Closing the Gap: There Are Serious Efforts under Way to Dramatically Boost the Homeownership Rates for African Americans. One Observer Says the Industry Has Gotten "Religion" over the Challenge of Putting More Minorities in Homes, and It Is Showing Results
Bergsman, Steve, Mortgage Banking
OVER THE PAST THREE YEARS, MANY OF THE COUNTRY'S LARGE AND MIDSIZED LENDING institutions have rolled out programs to increase homeownership among the nation's minority populations. The commitment to bring mortgage dollars to potential minority homeowners now totals in the billions. Not only have government-sponsored enterprises (GSEs) such as Fannie Mae and Freddie Mac created new programs, but so have some of the biggest mortgage originators in the country. * Count among these companies Countrywide Financial Corporation, Calabasas, California; Washington Mutual Inc. (WaMu), Seattle; J.P. Morgan Chase & Co., New York; and CitiMortgage Inc., St. Louis. * Simply throwing dollars at the problem of improving minority homeownership, however, is not the solution. There are numerous financial and cultural hurdles that in the past have prevented minorities, in particular Hispanics and African Americans, from reaching the same homeownership rates as the majority of Americans. * While homeownership among Hispanics is still lower than among African Americans, there is a fear the latter group will not expand at the rate of the former. * Third-quarter 2003 data released by the U.S. Commerce Department data in October shows the percentage of American households that own their own homes expanded to 68.4 percent, the highest level ever. The same data also notes a very large gap between overall national figures and minority homeownership rates, with 46.1 of Hispanic households owning a home and 48 percent of African-American households owning a home. * The Association of Community Organizations for Reform Now (ACORN), Washington, D.C., parsed those numbers even more. An ACORN study released in October 2003 reports that African Americans comprise 13 percent of the population, but received just 5.1 percent of conventional purchase loans in 2002. This is a slight increase from 2001, but a decrease from 1997, when they received 5.5 percent of such loans.
In contrast, Hispanics comprise 12.5 percent of the population and received 8.5 percent of purchase loans in 2002, up 13.3 percent from 2001 and an increase of 60 percent from 1997.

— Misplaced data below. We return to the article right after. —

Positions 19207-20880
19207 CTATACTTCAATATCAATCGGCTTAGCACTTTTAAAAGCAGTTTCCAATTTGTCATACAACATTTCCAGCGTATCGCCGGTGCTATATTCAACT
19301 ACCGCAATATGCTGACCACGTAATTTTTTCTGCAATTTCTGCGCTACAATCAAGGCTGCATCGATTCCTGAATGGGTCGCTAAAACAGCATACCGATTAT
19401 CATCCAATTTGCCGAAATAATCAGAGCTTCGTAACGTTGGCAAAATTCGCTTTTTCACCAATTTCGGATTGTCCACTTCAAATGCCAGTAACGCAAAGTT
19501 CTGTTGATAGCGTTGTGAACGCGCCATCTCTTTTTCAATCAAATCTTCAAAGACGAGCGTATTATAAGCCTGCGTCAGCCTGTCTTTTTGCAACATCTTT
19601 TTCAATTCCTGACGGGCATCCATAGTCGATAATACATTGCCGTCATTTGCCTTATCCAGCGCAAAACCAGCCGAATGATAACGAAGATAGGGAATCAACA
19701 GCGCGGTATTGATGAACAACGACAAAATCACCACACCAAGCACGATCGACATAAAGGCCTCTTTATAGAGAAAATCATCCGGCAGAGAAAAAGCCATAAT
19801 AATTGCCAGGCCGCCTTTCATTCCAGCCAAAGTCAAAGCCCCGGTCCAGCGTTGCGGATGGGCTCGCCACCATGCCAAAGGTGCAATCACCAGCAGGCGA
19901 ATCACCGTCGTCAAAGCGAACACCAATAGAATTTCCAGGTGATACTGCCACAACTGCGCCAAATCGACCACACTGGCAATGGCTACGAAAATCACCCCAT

Also, from 2001 to 2002 all home-purchase loans to Asians increased by 18 percent, to Hispanics by 11 percent, to Native Americans by 23 percent and to African Americans by 2 percent, reports Freddie Mac.
"African Americans as a group have undergone tremendous amounts of discrimination with regard to the home-purchase environment, so there is a historical belief in many quarters that the African American is not going to get a fair shake by players in the mortgage finance system," explains Scott Syphax, president and chief executive officer of Nehemiah Corporation of California, Sacramento, California, a privately funded charitable organization that provides down-payment assistance.
This level of cultural mistrust is "unique to the African-American population, "Syphax adds, and it is a remnant of what happened historically. Other cultural problems dog the process as well, including a lack of generational traditions of homeownership and the absence, in many cases, of financial literacy.
African Americans have the highest denial rate of groups of applicants for home-purchase loans--26 percent--says Michael Coffey, vice president of expanding markets for Freddie Mac. "That compares to 18 percent with Hispanics, 12 percent with whites and 10 percent with Asians," he says.
A special report entitled Insights into the Minority Homebuying Experience, produced by the Research Institute for Housing America (RIHA) and the Mortgage Bankers Association (MBA), Washington, D.C., reported five key hurdles in reaching out to minority communities in regard to mortgage lending. One of those issues was "finding trusted friends/advisers with knowledge of the business." An added highlight to that finding noted "although most participants were not able to cite specific personal situations in which they felt they were discriminated against in the mortgage application/approval process, most felt, with varying degrees of vigor, that homebuyers from the African-American community were discriminated against in the home-buying process. …